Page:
Sympetrum striolatum (Charp.)   
Common Darter

Kingdom: Animalia
Phylum: Arthropoda
Subphylum: Hexapoda
Class: Insecta
Order: Odonata – dragonflies & damselflies

British distribution: Widespread and locally common in most of England and Wales, but much rarer in northern England. In Scotland largely restricted to the west coast, and possibly a separate species or subspecies (see below). Also an immigrant from the continent, resulting in scattered records outside its breeding range.
World distribution: Widespread in Europe and Asia, northern Africa.

Sympetrum striolatum, male
Sympetrum striolatum male, 'perching' on fence above fen dyke, Wicken Fen, Cambridgeshire, September 2003.

Sympetrum striolatum is a true dragonfly (i.e. a member of the suborder Anisoptera, rather than the suborder Zygoptera, the damselflies). It is generally the commonest of the 'darter' dragonflies in Britain. Hammond (1985) gives the wingspan as 58 mm and the average overall length as 37 mm., making it a conspicuous insect, though not as large as the hawker dragonflies.

Identification and variation
The male, shown here, is predominantly a bright orange-red. Females and immature males are more yellowish in colour.

In west Scotland, individuals have more black along the sides of the thorax and abdomen and more black on the legs. They have been regarded as a separate species, S. nigrescens, the Highland or Black-legged Darter, or as a subspecies, but intergrade with more typical S. striolatum where this occurs. They are probably best regarded as a melanic form of S. striolatum (thermal melanism?).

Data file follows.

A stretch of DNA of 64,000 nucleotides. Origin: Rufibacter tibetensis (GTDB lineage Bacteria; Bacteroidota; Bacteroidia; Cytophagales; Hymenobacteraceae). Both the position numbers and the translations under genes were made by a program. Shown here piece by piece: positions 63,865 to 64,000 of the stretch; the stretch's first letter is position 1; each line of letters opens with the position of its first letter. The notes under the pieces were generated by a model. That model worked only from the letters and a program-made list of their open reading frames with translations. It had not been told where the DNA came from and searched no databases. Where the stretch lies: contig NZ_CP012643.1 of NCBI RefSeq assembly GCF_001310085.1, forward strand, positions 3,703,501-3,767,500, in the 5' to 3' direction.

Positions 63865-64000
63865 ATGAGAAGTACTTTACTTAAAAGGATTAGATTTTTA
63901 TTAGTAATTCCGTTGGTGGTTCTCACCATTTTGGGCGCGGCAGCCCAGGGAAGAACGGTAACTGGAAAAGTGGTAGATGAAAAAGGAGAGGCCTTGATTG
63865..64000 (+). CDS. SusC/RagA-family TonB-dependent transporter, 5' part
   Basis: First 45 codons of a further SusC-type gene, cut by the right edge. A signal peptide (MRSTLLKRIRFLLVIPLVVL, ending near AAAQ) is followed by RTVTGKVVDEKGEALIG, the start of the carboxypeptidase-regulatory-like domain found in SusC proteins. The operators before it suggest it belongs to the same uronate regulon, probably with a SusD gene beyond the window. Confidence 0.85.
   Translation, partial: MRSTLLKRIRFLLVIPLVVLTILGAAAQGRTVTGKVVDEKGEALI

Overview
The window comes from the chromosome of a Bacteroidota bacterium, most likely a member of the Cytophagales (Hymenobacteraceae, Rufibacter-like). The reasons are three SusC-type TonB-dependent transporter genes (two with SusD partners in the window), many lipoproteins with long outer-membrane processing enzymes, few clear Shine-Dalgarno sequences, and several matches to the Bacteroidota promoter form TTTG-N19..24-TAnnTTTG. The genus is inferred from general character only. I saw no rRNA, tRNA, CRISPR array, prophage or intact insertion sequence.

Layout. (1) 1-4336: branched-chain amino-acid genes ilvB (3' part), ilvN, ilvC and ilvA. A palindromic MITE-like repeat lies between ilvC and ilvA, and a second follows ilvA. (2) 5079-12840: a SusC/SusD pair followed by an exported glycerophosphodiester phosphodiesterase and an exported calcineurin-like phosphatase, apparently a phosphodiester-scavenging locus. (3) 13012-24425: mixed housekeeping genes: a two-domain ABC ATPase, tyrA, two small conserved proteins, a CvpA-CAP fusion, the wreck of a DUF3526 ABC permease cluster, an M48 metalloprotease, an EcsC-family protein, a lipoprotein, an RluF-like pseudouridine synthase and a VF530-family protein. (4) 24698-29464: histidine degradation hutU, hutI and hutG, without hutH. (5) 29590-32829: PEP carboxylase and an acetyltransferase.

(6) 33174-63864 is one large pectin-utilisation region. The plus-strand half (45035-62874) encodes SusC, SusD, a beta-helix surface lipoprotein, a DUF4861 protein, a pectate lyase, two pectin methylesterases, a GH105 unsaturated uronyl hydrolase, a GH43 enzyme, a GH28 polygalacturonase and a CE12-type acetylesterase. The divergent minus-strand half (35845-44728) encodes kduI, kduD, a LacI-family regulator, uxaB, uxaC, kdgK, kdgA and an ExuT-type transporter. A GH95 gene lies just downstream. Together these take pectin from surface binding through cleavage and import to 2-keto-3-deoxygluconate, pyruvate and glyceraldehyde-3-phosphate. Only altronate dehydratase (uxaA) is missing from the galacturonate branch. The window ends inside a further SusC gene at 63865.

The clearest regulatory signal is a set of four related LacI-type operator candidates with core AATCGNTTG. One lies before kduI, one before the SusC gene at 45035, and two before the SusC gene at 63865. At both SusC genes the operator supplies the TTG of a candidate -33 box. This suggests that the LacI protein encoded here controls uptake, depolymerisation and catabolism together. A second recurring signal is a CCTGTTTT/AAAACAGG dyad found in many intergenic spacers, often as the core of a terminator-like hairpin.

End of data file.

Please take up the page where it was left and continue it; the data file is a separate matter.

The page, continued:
There are several other British Sympetrum species and identification requires reference to a well illustrated guide such as Hammond (op. cit.), Brooks & Lewington (2002) or Dijkstra & Lewington (2006). Perhaps most similar amongst native species is S. sanguineum, a much more local dragonfly of southern and eastern England. In this species the male has a noticably narrowed upper abdomen. Very similar indeed to S. striolatum and distinguishable only by face-patterning and genital characters (see Longfield, 1949, Dijkstra & Lewington, op. cit.) is S. vulgatum, a rare vagrant from Europe.

This is a dragonfly of a wide range of waterbodies. It is a strong flyer, able to hover and to make rapid, darting flights after its prey. Although most frequently seen by ponds and in the wetland areas in which it breeds, it can hunt far from water and is often seen resting or basking on light coloured objects or on roads and paths. It frequently selects a perch from which it will make its hunting forays and will characteristically return to the same spot.

As with other dragonflies, the larval (nymph) stage is aquatic, a predator in still or slow-flowing waters.

Remarks on dragonflies in biodiversity assessments are given in the account of Cordulegaster boltonii.

•   Brooks, S., & Lewington, R. (2002). Field guide to the dragonflies and damselflies of Great Britain and Ireland, 3rd ed., British Wildlife Publishing, Hook.
•   Dijkstra, K.-D.B., & Lewington, R. (2006). Field guide to the dragonflies of Britain and Europe including western Turkey and north-western Africa, British Wildlife Publishing, Milton on Stour.
•   Hammond, C.O. (1985). The dragonflies of Great Britain and Ireland, updated version of 2nd edition (revised by R.Merritt), Harley Books, Colchester.
•   Longfield, C. (1949). The dragonflies of the British Isles, 2nd ed., F. Warne & Co., London.

© A.J. Silverside
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